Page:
Wrongful termination of employees refers to when the employees are terminated on account of wrongful means. The different grounds on which the termination of employees is known as wrongful termination are-:
- Discrimination on the grounds of race, religion, caste, gender, age, rationality, and many more,
- When the company has specified certain guidelines for the termination of an employee and those guidelines are violated,
- If public policy is violated,
The Employment Contract signed by the employer and the employee defines the procedure of terminating the employee. The contract may or may not have provisions regarding the procedure for the termination of employees; if it contains a procedure, then it must comply with the Labour laws; however, if it does have any such specific procedure, then the employer must follow the state-specific labour law. The two types of terminations of employees are-:
Termination by Contract: The employment contracts specifies a particular procedure for the termination of the employee. This method of termination is more popular. This form of termination is more common in a fixed-term employment contract, where an employee is hired for a fixed period of time. If the contract is not renewed by the employer, then the employee is automatically terminated, which does not amount to wrongful termination.
Termination by Law: In the absence of a provision for the procedure of termination of an employee, the employer must follow the state-specific labour law.
Termination Procedures in India
Termination for a cause: of disobedience, theft, fraud, lack of punctuality, accepting of bribe, dishonest, causing damage to the company's goods, negligence of work.
Ordinary termination: is the most standard procedure for the termination of an employee. In it, the employer must provide the employee with 30 days' notice to the employee.
Laws to protect the employees from wrongful termination of employees
There are various labour laws in India, such as the Industrial Disputes Act, 1947, the Workmen's Compensation Act, 1923, State Shops and Establishments Acts, which protect the employees from wrongful termination.
Industrial Disputes Act, 1947: Industrial Disputes Act, 1947, states that if an employee has been employed for more than a year, then the employer can terminate him only after permission is granted to him by a suitable government office. Also, he must provide a valid reason for terminating the employee and pay severance amount (equal to 15 day's salary) to the employee for the number of years he has worked under him.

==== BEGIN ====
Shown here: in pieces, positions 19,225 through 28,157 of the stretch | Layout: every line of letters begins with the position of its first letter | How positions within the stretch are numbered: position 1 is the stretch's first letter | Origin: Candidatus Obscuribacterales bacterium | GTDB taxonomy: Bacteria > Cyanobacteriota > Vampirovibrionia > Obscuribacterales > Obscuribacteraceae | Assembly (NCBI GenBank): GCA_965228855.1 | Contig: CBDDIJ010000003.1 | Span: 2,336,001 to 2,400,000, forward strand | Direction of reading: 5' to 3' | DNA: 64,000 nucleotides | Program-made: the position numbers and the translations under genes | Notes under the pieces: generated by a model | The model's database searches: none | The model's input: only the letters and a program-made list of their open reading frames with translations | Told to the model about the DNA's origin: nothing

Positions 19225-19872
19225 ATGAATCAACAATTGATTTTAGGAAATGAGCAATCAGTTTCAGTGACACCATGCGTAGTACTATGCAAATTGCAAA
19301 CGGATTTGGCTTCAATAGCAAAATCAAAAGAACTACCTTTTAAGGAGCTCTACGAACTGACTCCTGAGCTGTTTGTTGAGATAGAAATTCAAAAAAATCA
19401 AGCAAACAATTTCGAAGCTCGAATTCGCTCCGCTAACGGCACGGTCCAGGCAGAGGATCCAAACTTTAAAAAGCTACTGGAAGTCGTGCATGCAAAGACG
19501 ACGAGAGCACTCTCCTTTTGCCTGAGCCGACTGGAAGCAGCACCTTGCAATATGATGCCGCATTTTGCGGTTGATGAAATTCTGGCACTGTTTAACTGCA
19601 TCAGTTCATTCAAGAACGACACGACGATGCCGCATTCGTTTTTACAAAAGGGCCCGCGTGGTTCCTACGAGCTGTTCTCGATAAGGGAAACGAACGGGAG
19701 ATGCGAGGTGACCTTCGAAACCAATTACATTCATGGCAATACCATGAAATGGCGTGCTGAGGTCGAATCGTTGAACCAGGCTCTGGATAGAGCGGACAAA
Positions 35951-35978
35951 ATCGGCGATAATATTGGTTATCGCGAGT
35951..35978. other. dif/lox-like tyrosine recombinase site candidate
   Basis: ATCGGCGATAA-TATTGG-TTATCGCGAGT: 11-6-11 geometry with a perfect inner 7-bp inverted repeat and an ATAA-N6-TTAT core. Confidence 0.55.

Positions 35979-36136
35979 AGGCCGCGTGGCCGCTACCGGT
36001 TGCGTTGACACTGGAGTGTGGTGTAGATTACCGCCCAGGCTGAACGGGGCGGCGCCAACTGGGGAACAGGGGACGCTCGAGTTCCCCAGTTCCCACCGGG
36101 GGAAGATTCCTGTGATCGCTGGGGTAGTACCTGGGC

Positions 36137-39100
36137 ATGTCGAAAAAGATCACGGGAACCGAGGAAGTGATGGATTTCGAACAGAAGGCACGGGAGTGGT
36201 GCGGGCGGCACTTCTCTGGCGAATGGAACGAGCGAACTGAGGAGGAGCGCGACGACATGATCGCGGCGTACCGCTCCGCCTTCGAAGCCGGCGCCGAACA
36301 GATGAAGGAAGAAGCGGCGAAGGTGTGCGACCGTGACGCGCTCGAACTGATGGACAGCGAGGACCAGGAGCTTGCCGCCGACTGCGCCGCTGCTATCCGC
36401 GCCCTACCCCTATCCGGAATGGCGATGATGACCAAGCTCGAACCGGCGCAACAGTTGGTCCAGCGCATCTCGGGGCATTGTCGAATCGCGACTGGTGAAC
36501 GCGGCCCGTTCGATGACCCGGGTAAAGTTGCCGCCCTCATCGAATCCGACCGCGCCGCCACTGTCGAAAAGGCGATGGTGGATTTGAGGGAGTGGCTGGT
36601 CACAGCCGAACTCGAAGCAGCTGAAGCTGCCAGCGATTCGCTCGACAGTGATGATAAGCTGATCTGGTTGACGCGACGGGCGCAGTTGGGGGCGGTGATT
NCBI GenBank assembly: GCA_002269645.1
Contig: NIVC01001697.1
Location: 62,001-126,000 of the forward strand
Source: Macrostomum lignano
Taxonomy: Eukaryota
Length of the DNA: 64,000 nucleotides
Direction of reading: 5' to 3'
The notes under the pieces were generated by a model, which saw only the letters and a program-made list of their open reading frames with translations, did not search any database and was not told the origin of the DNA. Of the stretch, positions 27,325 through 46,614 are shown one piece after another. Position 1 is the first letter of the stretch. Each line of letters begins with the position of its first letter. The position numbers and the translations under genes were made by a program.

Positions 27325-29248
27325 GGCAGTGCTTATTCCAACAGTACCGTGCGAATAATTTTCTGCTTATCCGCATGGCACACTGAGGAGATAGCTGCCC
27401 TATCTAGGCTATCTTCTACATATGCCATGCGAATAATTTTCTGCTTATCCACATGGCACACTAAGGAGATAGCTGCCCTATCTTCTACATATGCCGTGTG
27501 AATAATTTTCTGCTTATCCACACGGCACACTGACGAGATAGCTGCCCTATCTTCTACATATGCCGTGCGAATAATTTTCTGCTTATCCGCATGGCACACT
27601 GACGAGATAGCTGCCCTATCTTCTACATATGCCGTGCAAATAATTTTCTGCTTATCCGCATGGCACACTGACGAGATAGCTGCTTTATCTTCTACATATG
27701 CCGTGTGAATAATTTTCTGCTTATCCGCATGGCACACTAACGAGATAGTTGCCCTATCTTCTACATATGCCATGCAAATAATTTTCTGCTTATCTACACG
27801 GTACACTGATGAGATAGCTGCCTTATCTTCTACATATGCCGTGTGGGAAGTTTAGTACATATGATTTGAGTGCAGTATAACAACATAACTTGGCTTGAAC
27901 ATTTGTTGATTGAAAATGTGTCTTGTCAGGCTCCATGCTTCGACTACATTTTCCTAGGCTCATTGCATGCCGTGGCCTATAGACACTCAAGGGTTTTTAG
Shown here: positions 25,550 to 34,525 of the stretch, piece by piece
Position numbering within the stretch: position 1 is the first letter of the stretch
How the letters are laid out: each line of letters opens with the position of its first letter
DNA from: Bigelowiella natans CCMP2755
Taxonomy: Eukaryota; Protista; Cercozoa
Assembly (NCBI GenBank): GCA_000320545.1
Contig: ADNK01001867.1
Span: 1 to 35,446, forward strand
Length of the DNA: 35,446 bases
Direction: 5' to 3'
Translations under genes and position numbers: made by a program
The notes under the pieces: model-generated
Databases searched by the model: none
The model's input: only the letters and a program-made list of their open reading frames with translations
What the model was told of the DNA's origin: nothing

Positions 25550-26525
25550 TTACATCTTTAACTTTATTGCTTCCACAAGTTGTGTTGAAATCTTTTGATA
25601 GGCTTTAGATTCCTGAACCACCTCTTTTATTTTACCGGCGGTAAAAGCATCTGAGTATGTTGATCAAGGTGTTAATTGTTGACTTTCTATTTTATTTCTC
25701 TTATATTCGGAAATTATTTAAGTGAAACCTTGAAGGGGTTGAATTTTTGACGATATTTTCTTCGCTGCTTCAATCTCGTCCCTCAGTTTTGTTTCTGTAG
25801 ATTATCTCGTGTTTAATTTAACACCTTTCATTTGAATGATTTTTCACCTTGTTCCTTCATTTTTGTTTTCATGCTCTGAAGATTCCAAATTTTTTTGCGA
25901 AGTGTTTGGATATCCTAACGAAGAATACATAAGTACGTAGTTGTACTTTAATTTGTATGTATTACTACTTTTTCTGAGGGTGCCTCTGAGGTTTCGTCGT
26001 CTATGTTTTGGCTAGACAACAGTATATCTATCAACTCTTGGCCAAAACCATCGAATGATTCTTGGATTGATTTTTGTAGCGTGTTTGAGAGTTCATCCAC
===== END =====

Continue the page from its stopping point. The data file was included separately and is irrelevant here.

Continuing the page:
Make a formal complaint: The employee has been wrongfully terminated by the employer; then, the employee must first make a formal complaint to the Human Resource (HR) Department. Many times if the employee has been wrongfully terminated then the HR Department will resolve the issue and restore the job of the employee, however, if the HR Department does not take any action then the employee must send a legal notice to the employer to seek the damages, such as-:
- Back Pay
- Lost Benefits
- Out-of-pocket losses
- Injunctive Relief
- Punitive Damages
- Severance Package
- Retrenchment Compensation
- Health Insurance
- Provident Fund
File a complaint with the HR department: The first step you can take is to file a complaint with the human resources department of your company. This will allow you to document your concerns and provide a written record of your complaint.
Seek legal advice: You may want to consult an employment lawyer to determine if you have a legal case against your former employer. A lawyer can advise you on your rights, help you gather evidence, and represent you in court. In case a contractual provision is violated, then the employee can file a civil suit in the Labour Court. For initiating charges of Criminal Intimidation, the employee can file suits in criminal as well as civil courts.
Remember, wrongful termination can be a complex issue, and it's important to seek legal advice before taking any action. With the right guidance and support, you can fight back against an unjust termination and protect your rights as an employee.
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